MONTPELIER, Vt. – Vermont’s population decreased last year for the first time in nearly three-quarters of a century, according to U.S. Census figures, with more people leaving the state than moving in. The exodus is part of a broader trend in which the state’s population growth rate has hovered just above zero for several years.
While the fiscal 2012 population decline of 581 people was small, it was the first time since 1944 that Vermont lost population, the University of Vermont and economist Art Woolf said.
Vermont, with a population estimated at 626,592, still has more births than deaths. But those changes couldn’t offset the 1,726 people who left the state in the year that ended June 30, the statistics show.
The population decline is a challenge for the state’s efforts to create good-paying jobs.
“We knew this was coming,” said Vermont Commerce Secretary Lawrence Miller, who first noticed the trend when the number of students in schools began to decline several years ago. “When you just looked at what was happening in the schools, clearly we were going to hit that point.”
More people moving out of Vermont than into it has been a trend for at least a decade, but the 2012 figure was greater than the net number of people — 1,124 — who left the state between 2000 and 2009, the statistics showed.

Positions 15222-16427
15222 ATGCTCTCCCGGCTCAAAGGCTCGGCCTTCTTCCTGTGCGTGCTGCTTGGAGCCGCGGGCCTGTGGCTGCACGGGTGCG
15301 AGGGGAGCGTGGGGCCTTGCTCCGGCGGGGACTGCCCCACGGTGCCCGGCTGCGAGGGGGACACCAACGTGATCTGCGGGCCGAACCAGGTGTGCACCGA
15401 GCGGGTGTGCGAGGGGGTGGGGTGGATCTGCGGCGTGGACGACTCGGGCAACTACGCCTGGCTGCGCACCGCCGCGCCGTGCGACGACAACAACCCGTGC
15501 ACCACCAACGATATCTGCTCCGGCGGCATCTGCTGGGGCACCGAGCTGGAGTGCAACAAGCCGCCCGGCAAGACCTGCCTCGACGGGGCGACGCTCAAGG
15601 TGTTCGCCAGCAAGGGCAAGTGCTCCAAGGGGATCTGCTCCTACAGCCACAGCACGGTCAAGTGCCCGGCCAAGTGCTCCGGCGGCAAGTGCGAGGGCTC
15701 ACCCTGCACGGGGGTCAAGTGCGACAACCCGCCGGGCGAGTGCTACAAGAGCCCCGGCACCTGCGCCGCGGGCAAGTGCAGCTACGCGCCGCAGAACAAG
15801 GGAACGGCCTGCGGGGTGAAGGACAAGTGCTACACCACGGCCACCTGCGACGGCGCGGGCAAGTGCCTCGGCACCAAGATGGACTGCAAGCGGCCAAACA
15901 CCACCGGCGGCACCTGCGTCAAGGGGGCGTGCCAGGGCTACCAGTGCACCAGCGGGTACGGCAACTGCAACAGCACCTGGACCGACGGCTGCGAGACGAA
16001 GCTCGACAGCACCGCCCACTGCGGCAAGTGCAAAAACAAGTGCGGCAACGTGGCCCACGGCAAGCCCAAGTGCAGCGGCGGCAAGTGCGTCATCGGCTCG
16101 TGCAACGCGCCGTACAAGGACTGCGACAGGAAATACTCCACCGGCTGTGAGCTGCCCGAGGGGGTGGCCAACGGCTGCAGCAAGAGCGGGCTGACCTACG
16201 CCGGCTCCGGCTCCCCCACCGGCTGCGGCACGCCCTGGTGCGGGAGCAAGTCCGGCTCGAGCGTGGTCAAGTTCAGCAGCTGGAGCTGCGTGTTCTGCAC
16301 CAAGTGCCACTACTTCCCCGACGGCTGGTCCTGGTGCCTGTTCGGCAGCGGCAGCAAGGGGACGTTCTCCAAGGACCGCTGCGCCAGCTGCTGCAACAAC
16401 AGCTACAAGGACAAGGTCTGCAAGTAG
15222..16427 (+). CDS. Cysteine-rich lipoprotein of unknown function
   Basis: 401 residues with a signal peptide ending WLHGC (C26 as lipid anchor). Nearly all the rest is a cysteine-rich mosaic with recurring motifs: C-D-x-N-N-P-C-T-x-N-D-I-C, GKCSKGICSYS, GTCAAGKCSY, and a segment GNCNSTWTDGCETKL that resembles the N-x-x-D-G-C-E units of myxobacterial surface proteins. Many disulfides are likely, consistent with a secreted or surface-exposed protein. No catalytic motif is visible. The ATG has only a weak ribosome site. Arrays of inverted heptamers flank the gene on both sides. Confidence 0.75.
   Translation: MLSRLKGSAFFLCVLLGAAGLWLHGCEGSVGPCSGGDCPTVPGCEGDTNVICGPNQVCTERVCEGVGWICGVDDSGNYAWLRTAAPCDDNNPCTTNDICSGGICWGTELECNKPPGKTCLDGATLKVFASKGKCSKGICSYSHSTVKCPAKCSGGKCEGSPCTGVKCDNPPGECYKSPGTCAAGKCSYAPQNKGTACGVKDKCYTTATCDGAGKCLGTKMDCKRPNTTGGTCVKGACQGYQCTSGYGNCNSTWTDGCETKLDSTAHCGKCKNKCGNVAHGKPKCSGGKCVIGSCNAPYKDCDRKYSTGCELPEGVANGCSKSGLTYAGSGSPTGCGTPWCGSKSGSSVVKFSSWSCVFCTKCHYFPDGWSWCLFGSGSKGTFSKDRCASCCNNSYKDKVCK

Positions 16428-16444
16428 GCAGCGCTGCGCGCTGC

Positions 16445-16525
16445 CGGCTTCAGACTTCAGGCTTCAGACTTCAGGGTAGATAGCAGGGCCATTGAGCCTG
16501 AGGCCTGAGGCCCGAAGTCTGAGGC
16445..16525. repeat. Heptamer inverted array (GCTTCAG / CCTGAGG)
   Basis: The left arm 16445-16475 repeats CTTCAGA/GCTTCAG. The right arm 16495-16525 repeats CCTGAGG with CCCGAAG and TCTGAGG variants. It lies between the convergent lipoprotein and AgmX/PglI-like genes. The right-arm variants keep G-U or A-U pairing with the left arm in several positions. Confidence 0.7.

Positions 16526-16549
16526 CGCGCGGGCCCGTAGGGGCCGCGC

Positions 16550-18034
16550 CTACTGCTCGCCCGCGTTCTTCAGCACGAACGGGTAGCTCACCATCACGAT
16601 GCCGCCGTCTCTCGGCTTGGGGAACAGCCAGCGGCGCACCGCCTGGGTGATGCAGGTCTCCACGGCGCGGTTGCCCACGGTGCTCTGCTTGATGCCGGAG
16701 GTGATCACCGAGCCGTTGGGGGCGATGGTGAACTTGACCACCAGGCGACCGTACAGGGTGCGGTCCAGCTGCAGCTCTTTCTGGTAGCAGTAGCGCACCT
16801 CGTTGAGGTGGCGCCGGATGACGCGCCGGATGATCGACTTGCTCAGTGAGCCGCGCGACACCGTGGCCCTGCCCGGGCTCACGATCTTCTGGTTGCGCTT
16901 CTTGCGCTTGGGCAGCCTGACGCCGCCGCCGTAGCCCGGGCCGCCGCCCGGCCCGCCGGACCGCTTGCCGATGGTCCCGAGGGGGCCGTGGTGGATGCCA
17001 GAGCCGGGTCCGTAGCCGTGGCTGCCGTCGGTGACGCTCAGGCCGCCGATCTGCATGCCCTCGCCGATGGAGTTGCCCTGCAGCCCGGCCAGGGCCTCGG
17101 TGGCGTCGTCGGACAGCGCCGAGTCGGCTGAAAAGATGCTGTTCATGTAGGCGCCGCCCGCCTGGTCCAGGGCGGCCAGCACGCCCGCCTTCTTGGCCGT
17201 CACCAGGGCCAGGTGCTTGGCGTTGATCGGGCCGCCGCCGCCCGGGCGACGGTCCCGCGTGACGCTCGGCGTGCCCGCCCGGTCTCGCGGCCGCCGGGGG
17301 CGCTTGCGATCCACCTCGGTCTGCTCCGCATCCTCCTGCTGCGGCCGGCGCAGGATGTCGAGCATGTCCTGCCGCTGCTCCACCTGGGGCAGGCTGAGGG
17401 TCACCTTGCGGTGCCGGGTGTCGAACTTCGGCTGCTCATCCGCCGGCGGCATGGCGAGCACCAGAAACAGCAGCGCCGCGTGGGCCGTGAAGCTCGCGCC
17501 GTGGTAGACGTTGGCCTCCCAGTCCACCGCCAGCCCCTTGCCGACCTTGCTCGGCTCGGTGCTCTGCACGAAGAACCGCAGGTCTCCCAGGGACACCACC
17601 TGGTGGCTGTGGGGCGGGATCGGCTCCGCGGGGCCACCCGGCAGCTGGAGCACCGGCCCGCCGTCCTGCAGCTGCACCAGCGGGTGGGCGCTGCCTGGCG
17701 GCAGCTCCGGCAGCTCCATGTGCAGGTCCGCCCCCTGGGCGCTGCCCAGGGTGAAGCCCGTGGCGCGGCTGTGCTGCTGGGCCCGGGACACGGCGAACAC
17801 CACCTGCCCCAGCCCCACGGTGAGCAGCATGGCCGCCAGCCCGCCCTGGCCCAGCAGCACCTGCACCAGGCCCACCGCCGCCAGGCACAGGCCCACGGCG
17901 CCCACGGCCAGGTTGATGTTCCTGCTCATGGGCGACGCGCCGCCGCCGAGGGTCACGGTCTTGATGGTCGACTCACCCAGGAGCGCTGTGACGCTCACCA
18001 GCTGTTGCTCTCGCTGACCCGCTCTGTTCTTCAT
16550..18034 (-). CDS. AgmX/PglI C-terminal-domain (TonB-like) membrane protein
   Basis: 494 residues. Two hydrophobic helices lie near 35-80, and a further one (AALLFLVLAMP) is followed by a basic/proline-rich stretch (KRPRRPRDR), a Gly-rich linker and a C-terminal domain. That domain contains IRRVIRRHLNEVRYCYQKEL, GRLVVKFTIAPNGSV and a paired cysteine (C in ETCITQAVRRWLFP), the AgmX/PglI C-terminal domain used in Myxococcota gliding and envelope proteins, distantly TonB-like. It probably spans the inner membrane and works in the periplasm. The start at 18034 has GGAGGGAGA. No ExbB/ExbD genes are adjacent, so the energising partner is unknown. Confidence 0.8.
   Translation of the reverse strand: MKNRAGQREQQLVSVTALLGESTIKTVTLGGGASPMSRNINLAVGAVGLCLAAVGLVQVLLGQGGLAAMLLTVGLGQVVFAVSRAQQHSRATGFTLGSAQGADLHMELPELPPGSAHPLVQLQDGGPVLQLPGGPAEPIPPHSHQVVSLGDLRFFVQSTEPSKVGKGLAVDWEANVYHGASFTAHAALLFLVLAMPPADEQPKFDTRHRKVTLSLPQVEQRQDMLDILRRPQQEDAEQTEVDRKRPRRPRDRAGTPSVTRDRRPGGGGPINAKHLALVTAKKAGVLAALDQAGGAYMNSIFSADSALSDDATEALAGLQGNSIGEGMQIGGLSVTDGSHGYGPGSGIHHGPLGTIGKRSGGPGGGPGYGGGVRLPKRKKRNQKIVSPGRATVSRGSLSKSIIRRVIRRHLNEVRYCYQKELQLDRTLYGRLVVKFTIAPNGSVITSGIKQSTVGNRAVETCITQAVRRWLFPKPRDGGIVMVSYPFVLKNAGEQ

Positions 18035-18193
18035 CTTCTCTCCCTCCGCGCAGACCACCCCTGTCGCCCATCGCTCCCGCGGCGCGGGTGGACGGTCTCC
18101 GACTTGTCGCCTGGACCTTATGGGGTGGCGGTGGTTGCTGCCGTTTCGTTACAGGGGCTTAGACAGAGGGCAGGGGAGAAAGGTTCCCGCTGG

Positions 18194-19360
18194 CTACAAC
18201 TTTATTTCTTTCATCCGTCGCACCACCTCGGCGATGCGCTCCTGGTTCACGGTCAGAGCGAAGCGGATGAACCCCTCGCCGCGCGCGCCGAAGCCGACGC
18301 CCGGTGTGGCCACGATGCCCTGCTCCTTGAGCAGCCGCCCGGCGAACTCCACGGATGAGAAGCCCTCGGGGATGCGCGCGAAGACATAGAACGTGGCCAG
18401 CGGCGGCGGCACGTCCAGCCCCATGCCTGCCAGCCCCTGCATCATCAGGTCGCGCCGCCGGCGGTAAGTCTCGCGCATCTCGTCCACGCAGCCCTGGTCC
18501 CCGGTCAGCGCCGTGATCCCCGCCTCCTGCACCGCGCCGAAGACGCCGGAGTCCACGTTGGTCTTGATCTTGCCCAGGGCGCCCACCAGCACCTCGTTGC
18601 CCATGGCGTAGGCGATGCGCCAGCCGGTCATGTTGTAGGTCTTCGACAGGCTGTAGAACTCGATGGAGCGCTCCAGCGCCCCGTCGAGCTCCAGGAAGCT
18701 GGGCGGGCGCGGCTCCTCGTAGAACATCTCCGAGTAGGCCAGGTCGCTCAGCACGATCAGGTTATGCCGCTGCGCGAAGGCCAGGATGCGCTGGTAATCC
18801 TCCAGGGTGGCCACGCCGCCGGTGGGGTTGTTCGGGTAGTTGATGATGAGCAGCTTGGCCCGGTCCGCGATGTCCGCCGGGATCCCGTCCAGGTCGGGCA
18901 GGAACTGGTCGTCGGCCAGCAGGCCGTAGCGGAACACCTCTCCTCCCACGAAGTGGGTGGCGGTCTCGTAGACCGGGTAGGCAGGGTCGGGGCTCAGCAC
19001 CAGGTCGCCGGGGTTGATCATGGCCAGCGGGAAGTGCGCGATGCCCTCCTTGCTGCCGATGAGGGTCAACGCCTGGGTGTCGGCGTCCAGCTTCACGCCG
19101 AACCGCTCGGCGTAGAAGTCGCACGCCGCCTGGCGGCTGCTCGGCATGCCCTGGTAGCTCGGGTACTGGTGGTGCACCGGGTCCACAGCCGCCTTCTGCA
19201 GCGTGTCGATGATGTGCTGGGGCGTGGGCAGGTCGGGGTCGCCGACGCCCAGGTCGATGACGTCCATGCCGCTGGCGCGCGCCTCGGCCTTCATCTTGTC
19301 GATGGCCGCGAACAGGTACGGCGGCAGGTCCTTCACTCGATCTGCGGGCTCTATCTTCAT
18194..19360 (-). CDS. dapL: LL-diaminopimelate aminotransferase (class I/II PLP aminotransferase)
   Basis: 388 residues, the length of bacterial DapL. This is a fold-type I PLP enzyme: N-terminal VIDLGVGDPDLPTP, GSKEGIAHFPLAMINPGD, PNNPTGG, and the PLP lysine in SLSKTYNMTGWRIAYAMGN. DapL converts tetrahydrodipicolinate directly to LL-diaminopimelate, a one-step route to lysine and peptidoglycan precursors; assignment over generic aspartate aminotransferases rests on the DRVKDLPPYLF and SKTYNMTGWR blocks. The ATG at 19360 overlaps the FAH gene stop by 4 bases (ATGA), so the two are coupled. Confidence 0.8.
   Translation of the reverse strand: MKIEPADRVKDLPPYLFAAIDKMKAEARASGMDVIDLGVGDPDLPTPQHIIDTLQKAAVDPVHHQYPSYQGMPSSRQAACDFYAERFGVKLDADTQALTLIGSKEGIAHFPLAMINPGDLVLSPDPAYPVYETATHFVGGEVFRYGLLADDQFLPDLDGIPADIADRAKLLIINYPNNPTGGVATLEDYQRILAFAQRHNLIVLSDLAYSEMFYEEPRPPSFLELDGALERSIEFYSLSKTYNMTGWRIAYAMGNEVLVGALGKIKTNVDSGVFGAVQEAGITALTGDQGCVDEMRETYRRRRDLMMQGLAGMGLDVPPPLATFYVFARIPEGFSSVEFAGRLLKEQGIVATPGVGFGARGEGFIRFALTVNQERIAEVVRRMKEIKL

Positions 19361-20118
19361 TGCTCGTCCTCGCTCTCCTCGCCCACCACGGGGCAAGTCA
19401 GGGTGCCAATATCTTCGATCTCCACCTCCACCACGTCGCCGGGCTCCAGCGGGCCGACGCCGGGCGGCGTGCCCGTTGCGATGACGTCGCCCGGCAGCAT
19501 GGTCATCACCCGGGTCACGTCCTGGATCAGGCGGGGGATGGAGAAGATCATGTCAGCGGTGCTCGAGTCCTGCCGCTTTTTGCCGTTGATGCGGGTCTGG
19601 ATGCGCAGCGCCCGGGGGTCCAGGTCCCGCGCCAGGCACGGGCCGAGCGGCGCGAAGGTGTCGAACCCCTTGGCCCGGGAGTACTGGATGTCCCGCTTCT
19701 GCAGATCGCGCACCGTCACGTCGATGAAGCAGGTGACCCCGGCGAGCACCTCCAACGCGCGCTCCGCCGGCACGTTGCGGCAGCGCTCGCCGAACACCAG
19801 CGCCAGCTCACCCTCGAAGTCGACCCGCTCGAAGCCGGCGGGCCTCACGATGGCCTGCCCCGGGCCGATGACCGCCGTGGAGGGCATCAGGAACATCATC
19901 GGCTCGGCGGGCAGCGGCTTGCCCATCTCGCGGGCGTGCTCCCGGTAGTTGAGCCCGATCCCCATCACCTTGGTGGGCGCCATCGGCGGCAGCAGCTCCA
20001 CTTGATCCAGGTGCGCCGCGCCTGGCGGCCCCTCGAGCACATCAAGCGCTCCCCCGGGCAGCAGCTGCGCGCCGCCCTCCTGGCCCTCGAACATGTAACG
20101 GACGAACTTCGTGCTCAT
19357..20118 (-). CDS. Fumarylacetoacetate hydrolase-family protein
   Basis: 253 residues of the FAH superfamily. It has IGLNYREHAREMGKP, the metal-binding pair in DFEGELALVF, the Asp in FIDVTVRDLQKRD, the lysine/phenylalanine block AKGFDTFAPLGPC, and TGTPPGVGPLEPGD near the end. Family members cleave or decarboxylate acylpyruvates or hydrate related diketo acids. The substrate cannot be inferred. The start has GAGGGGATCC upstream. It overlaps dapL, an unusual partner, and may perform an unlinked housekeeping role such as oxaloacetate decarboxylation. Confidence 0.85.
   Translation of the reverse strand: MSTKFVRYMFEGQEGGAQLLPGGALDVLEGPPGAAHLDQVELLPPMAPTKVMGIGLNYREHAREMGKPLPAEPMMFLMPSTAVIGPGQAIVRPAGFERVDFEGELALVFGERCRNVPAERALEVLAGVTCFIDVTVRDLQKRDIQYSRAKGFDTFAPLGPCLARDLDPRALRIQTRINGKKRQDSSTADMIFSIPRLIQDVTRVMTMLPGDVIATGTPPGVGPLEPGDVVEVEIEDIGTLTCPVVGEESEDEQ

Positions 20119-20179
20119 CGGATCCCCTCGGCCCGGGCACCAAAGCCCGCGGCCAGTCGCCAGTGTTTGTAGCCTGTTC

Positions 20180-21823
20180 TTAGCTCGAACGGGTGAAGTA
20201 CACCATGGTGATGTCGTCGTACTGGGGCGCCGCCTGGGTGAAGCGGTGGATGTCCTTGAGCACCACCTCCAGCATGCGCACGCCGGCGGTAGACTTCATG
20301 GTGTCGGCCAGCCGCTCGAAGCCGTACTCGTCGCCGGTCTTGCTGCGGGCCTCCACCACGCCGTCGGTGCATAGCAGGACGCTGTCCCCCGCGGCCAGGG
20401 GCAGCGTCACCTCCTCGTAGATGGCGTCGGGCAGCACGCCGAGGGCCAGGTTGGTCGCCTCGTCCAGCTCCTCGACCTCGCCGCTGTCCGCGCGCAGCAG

Woolf said the population decline means businesses will have a harder time finding employees. Because the state has an aging population, the tax base won’t be growing. And it’s young people who tend to innovate and create new businesses.
The trend of small population growth is something Vermont officials have been aware of for some time, Miller said. Demographically, Vermont — with its small minority population — is reflecting nationwide trends that show small growth of the country’s majority white population, he said.
“We are conscious of the need to have more Vermonters,” Miller said.
He didn’t have an explanation about why the number of people leaving the state spiked in 2012, beyond the possibility that people were forced out of the state by housing disruptions caused by flooding from Tropical Storm Irene in 2011. “Clearly, our Vermont companies are recruiting heavily. We’ve got a low unemployment rate. We need more people in our labor force. So I see those things as definitely attracting people,” Miller said.